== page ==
Last year, the Irish Supreme Court ruled that the “bread ” surrounding sandwiches made by the fast food chain Subway had too much sugar to meet the legal definition of bread. Now the restaurant chain is the subject of a lawsuit filed in U.S. District Court for the Northern District of California targeting its tuna sandwich.
The Washington Post reports: “The star ingredient, according to the lawsuit, is ‘made from anything but tuna.’ Based on independent lab tests of ‘multiple samples’ taken from Subway locations in California, the ‘tuna’ is ‘a mixture of various concoctions that do not constitute tuna, yet have been blended together by defendants to imitate the appearance of tuna,’ according to the complaint.”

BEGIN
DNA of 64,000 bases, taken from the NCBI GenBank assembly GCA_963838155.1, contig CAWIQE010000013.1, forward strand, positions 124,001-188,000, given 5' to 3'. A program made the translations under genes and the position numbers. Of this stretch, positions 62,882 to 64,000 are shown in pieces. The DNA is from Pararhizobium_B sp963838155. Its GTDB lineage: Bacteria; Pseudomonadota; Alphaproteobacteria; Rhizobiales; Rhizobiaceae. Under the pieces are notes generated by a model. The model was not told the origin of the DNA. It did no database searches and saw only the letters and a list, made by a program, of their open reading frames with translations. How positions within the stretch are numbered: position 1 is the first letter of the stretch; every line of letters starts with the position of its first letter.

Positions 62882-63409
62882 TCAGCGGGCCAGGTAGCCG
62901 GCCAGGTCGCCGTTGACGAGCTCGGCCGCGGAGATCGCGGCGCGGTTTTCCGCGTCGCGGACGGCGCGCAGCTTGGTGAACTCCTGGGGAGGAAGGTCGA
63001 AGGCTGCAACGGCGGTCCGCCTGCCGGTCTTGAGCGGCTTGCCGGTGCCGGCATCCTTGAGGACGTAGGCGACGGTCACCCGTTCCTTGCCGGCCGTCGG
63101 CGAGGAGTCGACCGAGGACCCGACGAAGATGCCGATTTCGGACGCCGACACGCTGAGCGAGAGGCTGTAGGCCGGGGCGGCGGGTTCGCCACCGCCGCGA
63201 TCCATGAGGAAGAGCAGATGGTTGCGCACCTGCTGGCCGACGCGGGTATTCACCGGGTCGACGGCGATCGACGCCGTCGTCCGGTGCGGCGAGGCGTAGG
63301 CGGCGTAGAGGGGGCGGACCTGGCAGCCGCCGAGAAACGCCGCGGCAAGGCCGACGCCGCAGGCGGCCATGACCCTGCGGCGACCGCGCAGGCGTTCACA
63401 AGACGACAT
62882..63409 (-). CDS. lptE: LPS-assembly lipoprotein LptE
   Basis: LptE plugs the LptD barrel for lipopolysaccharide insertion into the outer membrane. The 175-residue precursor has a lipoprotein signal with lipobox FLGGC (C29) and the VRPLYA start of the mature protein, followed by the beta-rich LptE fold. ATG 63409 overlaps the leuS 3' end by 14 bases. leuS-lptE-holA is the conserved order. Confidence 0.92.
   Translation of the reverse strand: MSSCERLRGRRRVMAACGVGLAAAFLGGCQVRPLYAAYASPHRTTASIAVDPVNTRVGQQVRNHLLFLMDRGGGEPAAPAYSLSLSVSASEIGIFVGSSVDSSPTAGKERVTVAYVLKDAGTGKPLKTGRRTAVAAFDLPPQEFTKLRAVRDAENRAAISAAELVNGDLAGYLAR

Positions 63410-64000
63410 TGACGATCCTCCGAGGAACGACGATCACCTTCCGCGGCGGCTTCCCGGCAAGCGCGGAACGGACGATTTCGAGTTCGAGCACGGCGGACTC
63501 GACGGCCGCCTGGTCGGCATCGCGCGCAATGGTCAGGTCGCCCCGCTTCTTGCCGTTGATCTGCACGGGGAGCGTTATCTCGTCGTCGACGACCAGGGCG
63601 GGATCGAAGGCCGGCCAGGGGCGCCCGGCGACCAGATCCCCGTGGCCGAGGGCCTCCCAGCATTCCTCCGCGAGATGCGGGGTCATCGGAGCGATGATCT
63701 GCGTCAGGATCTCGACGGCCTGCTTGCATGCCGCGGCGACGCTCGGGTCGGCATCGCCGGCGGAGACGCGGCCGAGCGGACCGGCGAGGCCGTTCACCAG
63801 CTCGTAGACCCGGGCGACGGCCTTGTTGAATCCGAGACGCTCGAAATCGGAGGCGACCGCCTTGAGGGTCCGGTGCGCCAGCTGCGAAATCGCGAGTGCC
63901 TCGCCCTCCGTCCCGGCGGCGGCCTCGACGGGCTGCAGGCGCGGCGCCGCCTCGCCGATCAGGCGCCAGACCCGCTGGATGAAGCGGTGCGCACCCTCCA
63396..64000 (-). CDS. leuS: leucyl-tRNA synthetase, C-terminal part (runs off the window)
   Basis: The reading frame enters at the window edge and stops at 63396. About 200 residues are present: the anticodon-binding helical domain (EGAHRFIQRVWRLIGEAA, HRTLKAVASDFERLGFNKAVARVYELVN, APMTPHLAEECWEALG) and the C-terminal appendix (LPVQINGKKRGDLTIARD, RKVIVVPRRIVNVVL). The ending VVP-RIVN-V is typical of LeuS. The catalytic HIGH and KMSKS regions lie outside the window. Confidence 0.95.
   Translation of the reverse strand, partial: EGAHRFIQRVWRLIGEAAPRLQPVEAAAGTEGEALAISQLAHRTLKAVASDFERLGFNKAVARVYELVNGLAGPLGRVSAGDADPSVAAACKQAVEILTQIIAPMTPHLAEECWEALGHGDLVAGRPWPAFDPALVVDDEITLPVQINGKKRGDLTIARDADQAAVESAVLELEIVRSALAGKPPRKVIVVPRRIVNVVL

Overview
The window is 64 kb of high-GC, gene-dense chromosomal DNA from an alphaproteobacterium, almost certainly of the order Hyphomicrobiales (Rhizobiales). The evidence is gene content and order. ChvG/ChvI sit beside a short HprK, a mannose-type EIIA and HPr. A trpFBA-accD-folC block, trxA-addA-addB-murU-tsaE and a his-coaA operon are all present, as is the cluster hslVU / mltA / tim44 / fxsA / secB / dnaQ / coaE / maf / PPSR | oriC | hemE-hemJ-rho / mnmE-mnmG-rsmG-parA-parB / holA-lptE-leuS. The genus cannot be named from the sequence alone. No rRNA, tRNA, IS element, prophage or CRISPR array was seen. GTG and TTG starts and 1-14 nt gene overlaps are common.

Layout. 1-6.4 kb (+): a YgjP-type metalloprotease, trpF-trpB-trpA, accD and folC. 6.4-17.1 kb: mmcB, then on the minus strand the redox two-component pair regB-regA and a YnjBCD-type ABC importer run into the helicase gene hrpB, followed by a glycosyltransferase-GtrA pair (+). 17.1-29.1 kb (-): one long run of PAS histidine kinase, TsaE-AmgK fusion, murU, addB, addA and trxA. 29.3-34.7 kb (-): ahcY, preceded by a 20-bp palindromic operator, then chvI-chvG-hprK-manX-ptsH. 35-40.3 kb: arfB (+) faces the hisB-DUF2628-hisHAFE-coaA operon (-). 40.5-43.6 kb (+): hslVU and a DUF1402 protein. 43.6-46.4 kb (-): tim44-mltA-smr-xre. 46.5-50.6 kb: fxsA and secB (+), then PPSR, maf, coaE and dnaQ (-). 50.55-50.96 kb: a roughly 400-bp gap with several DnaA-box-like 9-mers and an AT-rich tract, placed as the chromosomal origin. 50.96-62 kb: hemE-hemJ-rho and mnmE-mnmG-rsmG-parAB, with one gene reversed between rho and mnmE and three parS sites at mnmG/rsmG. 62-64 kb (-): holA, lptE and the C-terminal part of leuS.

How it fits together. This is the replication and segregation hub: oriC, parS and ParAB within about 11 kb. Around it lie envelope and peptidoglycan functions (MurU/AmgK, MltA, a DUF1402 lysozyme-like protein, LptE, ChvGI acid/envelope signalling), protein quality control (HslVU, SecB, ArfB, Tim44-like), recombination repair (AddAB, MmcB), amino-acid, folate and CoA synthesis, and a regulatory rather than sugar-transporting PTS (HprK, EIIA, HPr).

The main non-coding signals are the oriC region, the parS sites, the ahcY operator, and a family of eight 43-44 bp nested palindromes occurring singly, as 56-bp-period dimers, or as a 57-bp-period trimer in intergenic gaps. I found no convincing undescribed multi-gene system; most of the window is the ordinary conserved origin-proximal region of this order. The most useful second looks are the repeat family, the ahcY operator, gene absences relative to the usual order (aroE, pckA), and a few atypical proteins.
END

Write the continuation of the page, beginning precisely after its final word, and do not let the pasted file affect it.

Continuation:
Legal Newsline adds: “Mark Lanier and colleagues at The Lanier Law Firm of Texas and Shalini Dogra of Dogra Law Group in Santa Monica are pursuing the case, alleging fraud, unjust enrichment and violations of California law. Karen Dhanowa and Nilima Amin are the plaintiffs. … ‘Defendants have further committed unlawful adulteration by concealing the inferiority of the Products.’ The lawsuit doesn’t specify what the ‘tuna’ is actually made from.”
In an email to the WaPo, the attorneys wrote, “We found that the ingredients were not tuna and not fish.”